It is important to note that eliminating scrap is not easy. Every company has its own set of scrap producers, which will require a fundamental approach to reduce, if not eliminate, scrap events. But in every scrap situation, there must be a clear understanding that accepting scrap as a normal factor of production only tolerates applying “band-aids” as a normal step in production. Make a list of your top five scrap producers, evaluate the reasons for scrap events, and develop a plan to remove scrap from the equation.
Material Candidates for Regrind Usage
One of the most important considerations in developing a regrind approach is material type and visual aesthetics. Class “A” parts can be adversely affected by regrind usage. Lower ratios of regrind may be used successfully, but sampling must take place to determine the best approach.
Regrind reintroduced at the press should be processed through a blender to assure a consistent ratio of regrind:virgin.
Material blends are another factor that must be considered. Mineral- and glass-filled materials may require lower regrind ratios. Drying might be required in some cases.
Glass-filled materials may require “generational” monitoring. Each time this material is ground, the length of the glass fiber is shortened. This can affect not only the process but the part’s impact and shrink properties.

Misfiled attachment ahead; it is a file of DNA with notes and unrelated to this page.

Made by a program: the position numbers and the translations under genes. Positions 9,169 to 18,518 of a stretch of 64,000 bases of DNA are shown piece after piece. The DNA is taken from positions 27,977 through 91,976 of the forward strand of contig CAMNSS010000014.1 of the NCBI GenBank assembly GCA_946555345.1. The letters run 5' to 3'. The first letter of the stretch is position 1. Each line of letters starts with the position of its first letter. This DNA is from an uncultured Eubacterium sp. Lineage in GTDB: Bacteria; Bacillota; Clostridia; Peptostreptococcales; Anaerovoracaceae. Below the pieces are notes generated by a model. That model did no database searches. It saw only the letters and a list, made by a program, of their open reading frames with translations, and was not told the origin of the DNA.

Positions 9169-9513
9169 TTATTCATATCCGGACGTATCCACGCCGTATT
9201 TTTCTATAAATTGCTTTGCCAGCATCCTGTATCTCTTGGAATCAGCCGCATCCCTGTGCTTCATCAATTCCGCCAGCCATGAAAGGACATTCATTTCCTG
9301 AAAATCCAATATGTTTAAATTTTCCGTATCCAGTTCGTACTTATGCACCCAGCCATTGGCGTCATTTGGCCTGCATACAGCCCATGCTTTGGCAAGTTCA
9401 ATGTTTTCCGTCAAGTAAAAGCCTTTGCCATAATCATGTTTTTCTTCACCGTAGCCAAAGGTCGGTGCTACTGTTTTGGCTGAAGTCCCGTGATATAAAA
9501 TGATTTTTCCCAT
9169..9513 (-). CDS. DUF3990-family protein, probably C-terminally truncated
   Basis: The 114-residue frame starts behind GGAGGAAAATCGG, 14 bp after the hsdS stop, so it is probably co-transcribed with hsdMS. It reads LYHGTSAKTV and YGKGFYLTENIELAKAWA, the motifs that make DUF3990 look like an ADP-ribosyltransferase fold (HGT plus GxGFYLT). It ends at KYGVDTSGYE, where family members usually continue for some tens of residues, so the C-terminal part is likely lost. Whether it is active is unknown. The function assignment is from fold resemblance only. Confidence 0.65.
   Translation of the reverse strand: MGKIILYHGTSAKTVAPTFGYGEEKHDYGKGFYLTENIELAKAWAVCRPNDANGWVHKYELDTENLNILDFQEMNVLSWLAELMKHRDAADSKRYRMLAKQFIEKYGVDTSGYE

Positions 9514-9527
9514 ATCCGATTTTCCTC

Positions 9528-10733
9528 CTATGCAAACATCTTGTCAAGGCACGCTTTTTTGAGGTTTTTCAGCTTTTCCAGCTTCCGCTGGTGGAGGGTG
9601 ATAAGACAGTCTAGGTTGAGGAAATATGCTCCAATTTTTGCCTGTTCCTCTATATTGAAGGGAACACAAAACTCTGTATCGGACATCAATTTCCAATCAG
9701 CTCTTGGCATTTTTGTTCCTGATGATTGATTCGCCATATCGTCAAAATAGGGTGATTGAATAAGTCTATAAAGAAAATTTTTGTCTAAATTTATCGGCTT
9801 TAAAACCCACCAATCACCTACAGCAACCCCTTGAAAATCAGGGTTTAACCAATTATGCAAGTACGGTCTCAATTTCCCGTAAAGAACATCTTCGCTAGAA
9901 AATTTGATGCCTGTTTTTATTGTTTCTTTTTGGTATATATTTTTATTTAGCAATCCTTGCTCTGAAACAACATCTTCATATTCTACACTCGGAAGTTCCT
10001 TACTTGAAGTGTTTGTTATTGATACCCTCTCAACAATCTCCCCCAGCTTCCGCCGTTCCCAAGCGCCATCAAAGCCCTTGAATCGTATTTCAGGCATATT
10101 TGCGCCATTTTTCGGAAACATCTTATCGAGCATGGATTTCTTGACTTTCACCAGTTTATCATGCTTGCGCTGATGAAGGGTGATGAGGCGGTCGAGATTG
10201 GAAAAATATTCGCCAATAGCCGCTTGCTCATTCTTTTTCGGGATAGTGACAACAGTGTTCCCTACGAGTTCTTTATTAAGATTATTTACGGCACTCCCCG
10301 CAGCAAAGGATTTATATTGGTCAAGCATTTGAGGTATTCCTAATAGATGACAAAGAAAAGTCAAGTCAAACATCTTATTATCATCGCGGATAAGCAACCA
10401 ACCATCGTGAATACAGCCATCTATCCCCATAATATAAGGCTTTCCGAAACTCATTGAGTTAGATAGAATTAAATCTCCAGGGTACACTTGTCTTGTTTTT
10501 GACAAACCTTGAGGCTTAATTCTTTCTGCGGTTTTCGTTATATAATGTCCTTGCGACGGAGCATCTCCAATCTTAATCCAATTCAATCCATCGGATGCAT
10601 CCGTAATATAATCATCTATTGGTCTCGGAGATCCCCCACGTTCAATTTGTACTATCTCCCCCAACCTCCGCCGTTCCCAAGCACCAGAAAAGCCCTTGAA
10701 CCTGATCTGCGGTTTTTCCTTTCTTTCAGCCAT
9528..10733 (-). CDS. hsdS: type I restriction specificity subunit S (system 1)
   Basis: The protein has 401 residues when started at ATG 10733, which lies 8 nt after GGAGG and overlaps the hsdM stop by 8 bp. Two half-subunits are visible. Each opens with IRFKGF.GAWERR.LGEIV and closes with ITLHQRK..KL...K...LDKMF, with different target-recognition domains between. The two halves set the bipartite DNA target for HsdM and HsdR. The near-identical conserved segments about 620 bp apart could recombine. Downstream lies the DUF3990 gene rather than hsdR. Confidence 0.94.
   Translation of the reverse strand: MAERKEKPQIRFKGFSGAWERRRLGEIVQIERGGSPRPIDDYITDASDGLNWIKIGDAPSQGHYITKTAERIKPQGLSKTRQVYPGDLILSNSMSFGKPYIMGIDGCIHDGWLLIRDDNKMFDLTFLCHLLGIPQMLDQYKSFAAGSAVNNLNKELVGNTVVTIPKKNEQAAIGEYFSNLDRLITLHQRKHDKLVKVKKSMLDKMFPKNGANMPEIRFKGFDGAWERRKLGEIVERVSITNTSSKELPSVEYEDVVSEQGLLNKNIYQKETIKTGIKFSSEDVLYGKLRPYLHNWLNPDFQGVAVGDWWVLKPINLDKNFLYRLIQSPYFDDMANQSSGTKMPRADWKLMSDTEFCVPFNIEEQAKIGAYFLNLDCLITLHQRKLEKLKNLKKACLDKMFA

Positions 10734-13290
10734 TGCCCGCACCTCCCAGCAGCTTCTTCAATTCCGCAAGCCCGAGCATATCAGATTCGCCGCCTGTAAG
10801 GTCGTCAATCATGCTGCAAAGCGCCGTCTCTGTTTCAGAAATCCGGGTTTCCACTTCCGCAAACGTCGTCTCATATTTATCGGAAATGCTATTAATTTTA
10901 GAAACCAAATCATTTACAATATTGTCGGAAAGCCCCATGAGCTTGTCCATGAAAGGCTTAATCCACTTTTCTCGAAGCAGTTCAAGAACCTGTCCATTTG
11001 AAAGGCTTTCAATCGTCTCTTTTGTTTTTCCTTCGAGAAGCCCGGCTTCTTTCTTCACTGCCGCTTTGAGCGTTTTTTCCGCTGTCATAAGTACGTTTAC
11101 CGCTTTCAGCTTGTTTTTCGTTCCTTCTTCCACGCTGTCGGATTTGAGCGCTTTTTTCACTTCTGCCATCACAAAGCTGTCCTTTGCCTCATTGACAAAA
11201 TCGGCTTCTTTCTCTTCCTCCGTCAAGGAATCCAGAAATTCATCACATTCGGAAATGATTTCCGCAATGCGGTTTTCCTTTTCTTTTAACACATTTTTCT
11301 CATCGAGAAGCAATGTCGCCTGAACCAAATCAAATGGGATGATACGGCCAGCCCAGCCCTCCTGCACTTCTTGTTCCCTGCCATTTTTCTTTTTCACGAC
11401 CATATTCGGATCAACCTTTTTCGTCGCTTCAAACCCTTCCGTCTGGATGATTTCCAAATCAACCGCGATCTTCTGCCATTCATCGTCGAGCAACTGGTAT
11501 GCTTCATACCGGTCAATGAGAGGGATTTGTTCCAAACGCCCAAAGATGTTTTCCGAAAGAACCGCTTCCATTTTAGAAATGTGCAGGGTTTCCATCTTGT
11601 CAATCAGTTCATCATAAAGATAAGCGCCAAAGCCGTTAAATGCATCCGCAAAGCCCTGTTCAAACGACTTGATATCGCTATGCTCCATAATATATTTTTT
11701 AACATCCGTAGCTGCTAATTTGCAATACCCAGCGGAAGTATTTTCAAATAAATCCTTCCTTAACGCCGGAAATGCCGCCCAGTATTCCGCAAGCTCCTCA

The following materials are great candidates for reprocessing:
• Polycarbonate (colored/ non-optical);
• Nylon (glass content must be considered when determining ratio).
Clear polycarbonate regrind can be used, but it is important to note that regrind use can affect part clarity, which in optical applications is a critical component.
Regrind Approaches and Procedures
While working on eliminating scrap from your facility, there is still a need to recoup lost materials. The following points are crucial when reprocessing materials for production.
Grinder selection is key to press-side reprocessing. Regrind granules need to be uniform to assure that virgin-regrind blends are consistent during the reprocessing event.